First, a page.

A proverb can be described as a short, well-known pithy saying, stating a general truth or piece of advice about how people should live that principle. It expresses a belief that is generally thought to be true. An English example would be ‘too many cooks spoil the broth’.
There is often a cultural richness in the origins of these sayings. I was delighted when the Tyler Liebenberg, assistant general manager of the Oyster Box Hotel gave me the delightful book, ‘Wisdom from Africa: a collection of proverbs’. I like the way the compiler, Dianne Stewart provides each proverb in the relevant African language, states the proverb in English and then gives an intriguing explanation.
Two examples are:
This collection intrigued me and proverbs were still on my mind when I read an e-mail from my son, Gary. ‘Per the attached image I've decided to try to grow an avo tree. The problem is that the cats think that the water to grow the tree is for their drinking!’
To put this in context, he and his wife have recently bought their first house in Sydney, Australia. At home here in South Africa, we love our avo (avocado pear) tree and relish the fruits that it bears profusely. So I was amused as I read his message and looked at the photo.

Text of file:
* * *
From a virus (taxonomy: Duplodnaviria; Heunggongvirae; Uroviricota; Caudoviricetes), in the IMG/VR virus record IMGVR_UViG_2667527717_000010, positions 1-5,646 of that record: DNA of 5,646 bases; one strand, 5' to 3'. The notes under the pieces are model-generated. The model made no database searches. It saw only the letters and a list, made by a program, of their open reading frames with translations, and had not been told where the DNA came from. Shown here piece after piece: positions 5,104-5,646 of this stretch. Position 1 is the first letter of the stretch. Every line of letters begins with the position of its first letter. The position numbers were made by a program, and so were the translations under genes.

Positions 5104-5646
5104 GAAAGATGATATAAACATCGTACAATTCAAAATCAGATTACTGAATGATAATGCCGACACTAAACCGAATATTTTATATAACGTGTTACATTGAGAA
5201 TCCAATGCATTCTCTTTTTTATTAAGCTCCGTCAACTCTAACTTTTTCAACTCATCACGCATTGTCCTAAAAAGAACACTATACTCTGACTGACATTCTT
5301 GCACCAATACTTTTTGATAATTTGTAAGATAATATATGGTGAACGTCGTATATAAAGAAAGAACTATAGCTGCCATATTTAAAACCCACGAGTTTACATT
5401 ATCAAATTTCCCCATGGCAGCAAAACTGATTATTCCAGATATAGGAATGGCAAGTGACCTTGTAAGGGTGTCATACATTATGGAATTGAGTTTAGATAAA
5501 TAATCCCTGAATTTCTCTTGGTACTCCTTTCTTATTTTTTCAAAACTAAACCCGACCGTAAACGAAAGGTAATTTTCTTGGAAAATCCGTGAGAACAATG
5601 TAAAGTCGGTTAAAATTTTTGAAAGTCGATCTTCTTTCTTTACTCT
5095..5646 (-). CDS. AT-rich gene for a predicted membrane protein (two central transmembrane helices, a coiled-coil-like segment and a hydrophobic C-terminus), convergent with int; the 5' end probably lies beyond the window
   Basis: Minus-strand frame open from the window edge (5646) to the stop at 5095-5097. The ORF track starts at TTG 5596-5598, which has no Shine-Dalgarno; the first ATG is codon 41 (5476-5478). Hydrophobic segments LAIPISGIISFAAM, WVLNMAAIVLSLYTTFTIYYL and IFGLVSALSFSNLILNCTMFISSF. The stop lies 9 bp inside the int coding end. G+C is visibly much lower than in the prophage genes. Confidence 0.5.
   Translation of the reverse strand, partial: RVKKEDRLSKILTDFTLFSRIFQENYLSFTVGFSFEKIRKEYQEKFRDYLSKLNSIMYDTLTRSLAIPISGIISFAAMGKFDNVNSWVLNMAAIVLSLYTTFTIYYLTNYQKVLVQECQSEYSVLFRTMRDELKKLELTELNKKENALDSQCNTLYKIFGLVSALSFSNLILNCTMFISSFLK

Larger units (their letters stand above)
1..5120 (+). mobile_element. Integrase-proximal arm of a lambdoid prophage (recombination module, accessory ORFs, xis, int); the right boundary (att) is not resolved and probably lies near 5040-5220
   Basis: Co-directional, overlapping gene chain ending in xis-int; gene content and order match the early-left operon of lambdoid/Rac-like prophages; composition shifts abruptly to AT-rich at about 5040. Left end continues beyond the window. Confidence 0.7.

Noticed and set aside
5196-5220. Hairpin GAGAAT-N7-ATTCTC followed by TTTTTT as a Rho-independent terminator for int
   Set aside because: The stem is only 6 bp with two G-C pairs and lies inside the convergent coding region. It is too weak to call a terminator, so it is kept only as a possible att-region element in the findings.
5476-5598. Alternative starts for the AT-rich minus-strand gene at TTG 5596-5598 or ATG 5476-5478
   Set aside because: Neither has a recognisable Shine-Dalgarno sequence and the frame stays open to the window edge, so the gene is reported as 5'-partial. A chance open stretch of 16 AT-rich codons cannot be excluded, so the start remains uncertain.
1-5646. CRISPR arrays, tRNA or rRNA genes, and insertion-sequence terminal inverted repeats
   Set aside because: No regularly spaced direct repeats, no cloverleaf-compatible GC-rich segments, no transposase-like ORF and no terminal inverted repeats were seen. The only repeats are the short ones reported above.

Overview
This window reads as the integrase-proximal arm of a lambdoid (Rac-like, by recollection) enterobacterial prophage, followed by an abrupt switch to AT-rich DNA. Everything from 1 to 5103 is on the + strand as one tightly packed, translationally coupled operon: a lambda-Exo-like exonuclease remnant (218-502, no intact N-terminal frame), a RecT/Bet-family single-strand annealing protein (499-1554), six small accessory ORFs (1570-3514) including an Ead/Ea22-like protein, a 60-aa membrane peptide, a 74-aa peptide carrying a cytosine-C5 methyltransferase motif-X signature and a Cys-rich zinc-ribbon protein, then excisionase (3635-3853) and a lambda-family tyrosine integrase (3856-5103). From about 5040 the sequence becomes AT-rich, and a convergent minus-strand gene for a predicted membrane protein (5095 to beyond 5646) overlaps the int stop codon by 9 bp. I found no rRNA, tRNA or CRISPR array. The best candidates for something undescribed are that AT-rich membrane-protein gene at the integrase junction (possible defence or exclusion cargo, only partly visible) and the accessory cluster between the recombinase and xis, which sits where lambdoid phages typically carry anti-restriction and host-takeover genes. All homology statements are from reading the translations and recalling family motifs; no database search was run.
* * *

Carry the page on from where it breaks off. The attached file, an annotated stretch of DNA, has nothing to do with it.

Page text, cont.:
My response was in the form of a new proverb:
There are more ways to grow an avo than just from the cats’ drinking water.
Perhaps I can’t yet call this a ‘proverb’ because going back to the first paragraph of this article, my saying may not ‘expresses a belief that is generally thought to be true’. If I get enough readers telling me they believe it is true, possibly I could call it a ‘proverb’? So, please let me know what you think.
This is such fun! Have you ever tried making up your own proverbs? Try it!
A proverb a day keeps the mind at play.
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